It would seem that everyone thinks their trash is someone else’s treasure, as the prices will testify. But that elusive ability to reinvent uses for items that no dealer would ever come up with, and be able to put an inflated price tag on them, is where true success lies. A rusting gate or single section of an old iron fence could easily be turned into a headboard; or put it on its side, add legs and presto, it’s now a one-of-a-kind coffee table. These are obvious transformations, but they’re just the beginning. Perhaps that hay rake is long enough to use as a drapery rod. You get the idea.
Simple laboratory beakers work well as liquor decanters. Don’t pass them up just because they don’t have stoppers. What about using a child’s small rubber ball or old cork fishing bobbers to seal them? Still can’t find something? What about crabapples for a temporary solution? And if that old Irish pine dresser you have your eye on for the dining room is just out of your price range, wouldn’t that chicken coop, egg-laying, nesty thing work better for displaying your collection of decorative serving platters? (And, it’s much cheaper.)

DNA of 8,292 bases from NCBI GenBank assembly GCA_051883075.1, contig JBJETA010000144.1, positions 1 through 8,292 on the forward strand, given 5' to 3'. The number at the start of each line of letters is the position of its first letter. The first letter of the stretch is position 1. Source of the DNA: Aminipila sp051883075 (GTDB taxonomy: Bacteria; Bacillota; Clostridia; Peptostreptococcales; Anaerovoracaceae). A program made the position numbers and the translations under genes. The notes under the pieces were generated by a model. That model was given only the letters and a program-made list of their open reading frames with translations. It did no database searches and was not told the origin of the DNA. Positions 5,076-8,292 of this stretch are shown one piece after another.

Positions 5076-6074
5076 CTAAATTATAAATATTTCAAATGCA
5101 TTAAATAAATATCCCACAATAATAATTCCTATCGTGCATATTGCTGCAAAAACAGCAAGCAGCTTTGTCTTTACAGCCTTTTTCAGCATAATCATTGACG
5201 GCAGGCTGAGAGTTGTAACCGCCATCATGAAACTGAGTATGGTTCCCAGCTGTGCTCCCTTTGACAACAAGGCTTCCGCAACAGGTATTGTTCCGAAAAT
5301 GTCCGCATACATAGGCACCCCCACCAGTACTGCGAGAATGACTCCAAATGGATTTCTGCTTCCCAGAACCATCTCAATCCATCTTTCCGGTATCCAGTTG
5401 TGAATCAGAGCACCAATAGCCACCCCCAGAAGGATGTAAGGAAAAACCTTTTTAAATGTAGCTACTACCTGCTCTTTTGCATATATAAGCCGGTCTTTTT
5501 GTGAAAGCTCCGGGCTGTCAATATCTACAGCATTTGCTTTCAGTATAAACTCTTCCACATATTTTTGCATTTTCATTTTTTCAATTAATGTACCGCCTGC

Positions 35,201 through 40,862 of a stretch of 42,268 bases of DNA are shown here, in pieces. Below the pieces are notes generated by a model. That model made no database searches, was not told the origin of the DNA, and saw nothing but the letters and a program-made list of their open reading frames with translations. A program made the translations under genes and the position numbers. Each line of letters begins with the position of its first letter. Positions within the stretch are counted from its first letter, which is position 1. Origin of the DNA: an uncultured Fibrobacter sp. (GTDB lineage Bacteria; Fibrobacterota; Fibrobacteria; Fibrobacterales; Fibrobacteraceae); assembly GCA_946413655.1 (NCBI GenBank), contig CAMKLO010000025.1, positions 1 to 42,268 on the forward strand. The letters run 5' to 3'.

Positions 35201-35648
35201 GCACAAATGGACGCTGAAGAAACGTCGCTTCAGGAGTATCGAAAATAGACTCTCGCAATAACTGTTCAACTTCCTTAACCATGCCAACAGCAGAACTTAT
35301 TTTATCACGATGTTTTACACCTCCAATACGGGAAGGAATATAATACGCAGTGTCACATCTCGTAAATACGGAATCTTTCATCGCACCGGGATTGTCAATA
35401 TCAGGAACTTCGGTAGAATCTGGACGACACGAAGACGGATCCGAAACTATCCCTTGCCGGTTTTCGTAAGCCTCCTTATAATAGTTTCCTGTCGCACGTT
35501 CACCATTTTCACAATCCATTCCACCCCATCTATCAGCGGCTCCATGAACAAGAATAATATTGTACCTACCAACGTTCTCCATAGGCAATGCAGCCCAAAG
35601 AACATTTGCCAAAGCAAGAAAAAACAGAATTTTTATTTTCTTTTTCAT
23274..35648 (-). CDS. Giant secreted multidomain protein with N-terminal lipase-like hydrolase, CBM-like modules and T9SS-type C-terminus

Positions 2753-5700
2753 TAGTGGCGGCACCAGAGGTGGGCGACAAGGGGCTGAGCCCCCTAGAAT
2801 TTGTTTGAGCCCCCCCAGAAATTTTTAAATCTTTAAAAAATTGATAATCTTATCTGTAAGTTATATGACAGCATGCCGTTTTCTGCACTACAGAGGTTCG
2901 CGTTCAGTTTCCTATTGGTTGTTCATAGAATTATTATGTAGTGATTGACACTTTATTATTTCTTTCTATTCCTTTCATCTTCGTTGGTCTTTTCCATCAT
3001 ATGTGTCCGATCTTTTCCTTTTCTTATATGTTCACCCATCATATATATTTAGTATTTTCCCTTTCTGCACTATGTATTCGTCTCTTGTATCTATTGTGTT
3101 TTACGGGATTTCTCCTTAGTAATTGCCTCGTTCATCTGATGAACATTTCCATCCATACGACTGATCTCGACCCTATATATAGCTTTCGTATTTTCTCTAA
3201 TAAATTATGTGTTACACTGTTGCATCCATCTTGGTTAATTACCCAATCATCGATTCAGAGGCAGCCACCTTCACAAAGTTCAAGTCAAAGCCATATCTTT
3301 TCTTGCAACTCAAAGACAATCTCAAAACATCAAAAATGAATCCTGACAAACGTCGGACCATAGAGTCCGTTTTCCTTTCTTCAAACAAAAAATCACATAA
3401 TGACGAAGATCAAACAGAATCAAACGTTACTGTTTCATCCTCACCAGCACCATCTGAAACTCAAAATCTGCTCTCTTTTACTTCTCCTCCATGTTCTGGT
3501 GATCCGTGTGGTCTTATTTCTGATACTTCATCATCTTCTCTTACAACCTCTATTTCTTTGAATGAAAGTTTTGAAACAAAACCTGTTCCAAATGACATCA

It is important to retrain your mind to think outside of the box, to see beyond an item’s current use and transform it into something special and unusual. This way of thinking is the ultimate in recycling. Sometimes a fresh paint finish will provide a whole new life for a neglected piece. But expect to pay more for something that is only an obvious transformation away. It is on the second and third levels of transformation that the bargains are found.
True success at the antique or flea market lies within you. Know your product inside and out, shop ahead of the trend and think of unexpected uses for everyday objects. Remember these three important points, and your triumph at the flea market is assured.
Interior designer Kurt Cyr, based in Reseda, California, is the author of Centerpieces Through